As more advertising and marketing agencies certify as B Corps, the social and environmental practices of their client rosters are increasingly being scrutinized with the fundamental question being: "How can you be a company working for social and environmental impact when your talent and good work are helping clients that are working at cross-purposes to this aim?"
Case in point: Shell Oil recently announced it would put its advertising media account up for grabs, and B Lab - the nonprofit that certifies B Corps - responded that this could endanger a B Corp's certification status if it were to be the winner in this review process.
"B Lab has not stipulated the exact industries that B Corps cannot work with. That being said, if a company has clients in the fossil fuels, defense, firearms, gambling, hazardous materials, pornography, prisons or tobacco industries then their eligibility for certification would be reviewed,” said B Lab UK Executive Director Chris Turner in an interview with the media publication, The Drum.
It will be interesting to see how B Corp agencies such as Wieden+Kennedy and Havas respond to this opportunity. In a competitive industry during challenging economic times, the pressure to go after this business will be immense.
I should know. I've made what I view as the values-aligned decision many times and have turned down the opportunity for millions in client billings. But I have also made the wrong decision.
I once competed for and won the account of a convenience store that derives most of its sales through gasoline, tobacco, alcohol, and generally unhealthy food products. I didn't take on this client to make bank, but to keep people employed – it came at a low financial point for our agency. While it was my basic humanity speaking, I definitely rationalized my way to the decision; the client made significant charitable donations and every single one of our employees patronized its business - whether to fill up a tank or grab a cup of coffee. I eventually resigned the client – which had grown to become the agency's largest –to focus exclusively on higher-purpose brands, and we took our lumps to live our values, including layoffs. It most definitely was not a high point in my career from any perspective, and I still cringe even in this retelling.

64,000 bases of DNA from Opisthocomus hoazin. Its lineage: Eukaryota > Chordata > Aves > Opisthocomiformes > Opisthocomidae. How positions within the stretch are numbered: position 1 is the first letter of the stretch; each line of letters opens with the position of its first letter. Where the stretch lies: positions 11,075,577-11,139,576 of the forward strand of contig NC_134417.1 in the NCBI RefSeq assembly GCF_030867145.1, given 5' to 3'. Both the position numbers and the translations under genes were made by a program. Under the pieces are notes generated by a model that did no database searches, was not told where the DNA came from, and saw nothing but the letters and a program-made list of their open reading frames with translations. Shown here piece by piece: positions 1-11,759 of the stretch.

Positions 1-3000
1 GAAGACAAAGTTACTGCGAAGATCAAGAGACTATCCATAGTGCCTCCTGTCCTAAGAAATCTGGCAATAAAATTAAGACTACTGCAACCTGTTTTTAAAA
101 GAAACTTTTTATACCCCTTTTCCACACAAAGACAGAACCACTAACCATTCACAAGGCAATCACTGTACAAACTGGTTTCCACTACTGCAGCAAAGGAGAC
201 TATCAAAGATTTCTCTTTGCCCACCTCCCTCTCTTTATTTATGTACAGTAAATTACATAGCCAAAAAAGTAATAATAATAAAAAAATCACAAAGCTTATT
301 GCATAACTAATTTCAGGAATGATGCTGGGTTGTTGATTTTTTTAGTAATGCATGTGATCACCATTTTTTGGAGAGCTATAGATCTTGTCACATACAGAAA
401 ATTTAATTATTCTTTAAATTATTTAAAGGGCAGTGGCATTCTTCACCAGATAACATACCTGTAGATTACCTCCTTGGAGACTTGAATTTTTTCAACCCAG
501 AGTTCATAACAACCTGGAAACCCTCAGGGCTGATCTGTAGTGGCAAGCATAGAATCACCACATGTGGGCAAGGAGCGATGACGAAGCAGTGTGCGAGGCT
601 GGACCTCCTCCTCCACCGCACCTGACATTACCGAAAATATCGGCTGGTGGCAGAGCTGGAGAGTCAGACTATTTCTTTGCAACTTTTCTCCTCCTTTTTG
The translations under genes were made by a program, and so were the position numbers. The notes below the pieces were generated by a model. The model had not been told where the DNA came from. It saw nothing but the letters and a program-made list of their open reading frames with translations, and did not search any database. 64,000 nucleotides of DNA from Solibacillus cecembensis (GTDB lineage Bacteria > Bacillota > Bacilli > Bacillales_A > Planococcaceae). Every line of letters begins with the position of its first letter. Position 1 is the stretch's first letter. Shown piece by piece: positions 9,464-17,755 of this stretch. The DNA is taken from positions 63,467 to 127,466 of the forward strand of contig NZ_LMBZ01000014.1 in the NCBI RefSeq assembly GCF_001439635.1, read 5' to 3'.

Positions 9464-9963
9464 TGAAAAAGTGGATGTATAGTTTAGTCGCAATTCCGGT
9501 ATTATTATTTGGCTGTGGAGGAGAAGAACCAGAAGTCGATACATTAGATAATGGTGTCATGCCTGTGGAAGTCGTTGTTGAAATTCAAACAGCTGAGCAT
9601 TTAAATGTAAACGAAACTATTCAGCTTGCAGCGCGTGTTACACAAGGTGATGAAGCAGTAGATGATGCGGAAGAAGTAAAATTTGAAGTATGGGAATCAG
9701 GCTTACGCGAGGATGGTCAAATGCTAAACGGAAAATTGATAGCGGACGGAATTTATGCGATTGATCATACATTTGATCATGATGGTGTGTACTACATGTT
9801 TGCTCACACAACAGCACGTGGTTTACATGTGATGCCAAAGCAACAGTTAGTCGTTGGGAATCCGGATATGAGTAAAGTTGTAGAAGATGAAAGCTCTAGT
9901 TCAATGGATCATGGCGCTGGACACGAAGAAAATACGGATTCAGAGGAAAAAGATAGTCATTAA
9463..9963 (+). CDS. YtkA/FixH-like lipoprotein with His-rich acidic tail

I'm curious to know if you've encountered similar ethical dilemmas in your career or with your business and how you've handled them? Also: How do you vet your customers (and your supply chain) to ensure they are in alignment with your purpose a social and environmental impact business? I think we'd all benefit from hearing from one another on this one.
How much of the municipal solid waste worldwide comes from textiles?
Today's trivia answer can be found at the bottom of this newsletter.
Find the Most Meaningful Work of Your Career
Our partner One Work has you covered with meaningful work that goes beyond a paycheck, a cubicle, or a weekly team Zoom call. In this week's "Brewing Up Impact" edition, you'll find purposeful jobs like those below, along with many more at the One Work website.
• NEW BELGIUM BREWING - From the company that made fat tires and beer synonymous, here's a cool position from a certified B Corporation that's long been at the forefront of environmental impact. Plus, it invests in the longevity of its employees by giving each one a free trip to Belgium after they have worked five years for the company. Brand Ambassador, Raleigh, NC; Vail, CO; or Ann Arbor, MI.
• SEEVEES - SeeVees makes cool footwear from recycled materials, belongs to 1% for the Planet, and strides to be extra conscientious in its supply chain. Assistant Store Manager, Mill Valley, CA.
• PATAGONIA - Got your attention, didn't we? So here's your chance, folks, to work for one of the world's leading social and environmental impact companies. They have a number of openings (check the One Work site). Sales Director, Patagonia Provisions, Sausalito, CA.
Check out One Work's full roster of purposeful jobs with mission-driven companies and organizations.
Gimme Five - as in 5% of the world's solid waste comes from textiles. Think about that the next time you stand in front of a rack (or an online gallery) of fast fashion.
Have an interesting social impact tool, idea, or trivia question you'd like to share? Reply to this newsletter and let me know - I'd love to hear about it. You can also hit me up at email@example.com.
Also - please don't hesitate to forward this to a friend you think would benefit from it - thank you!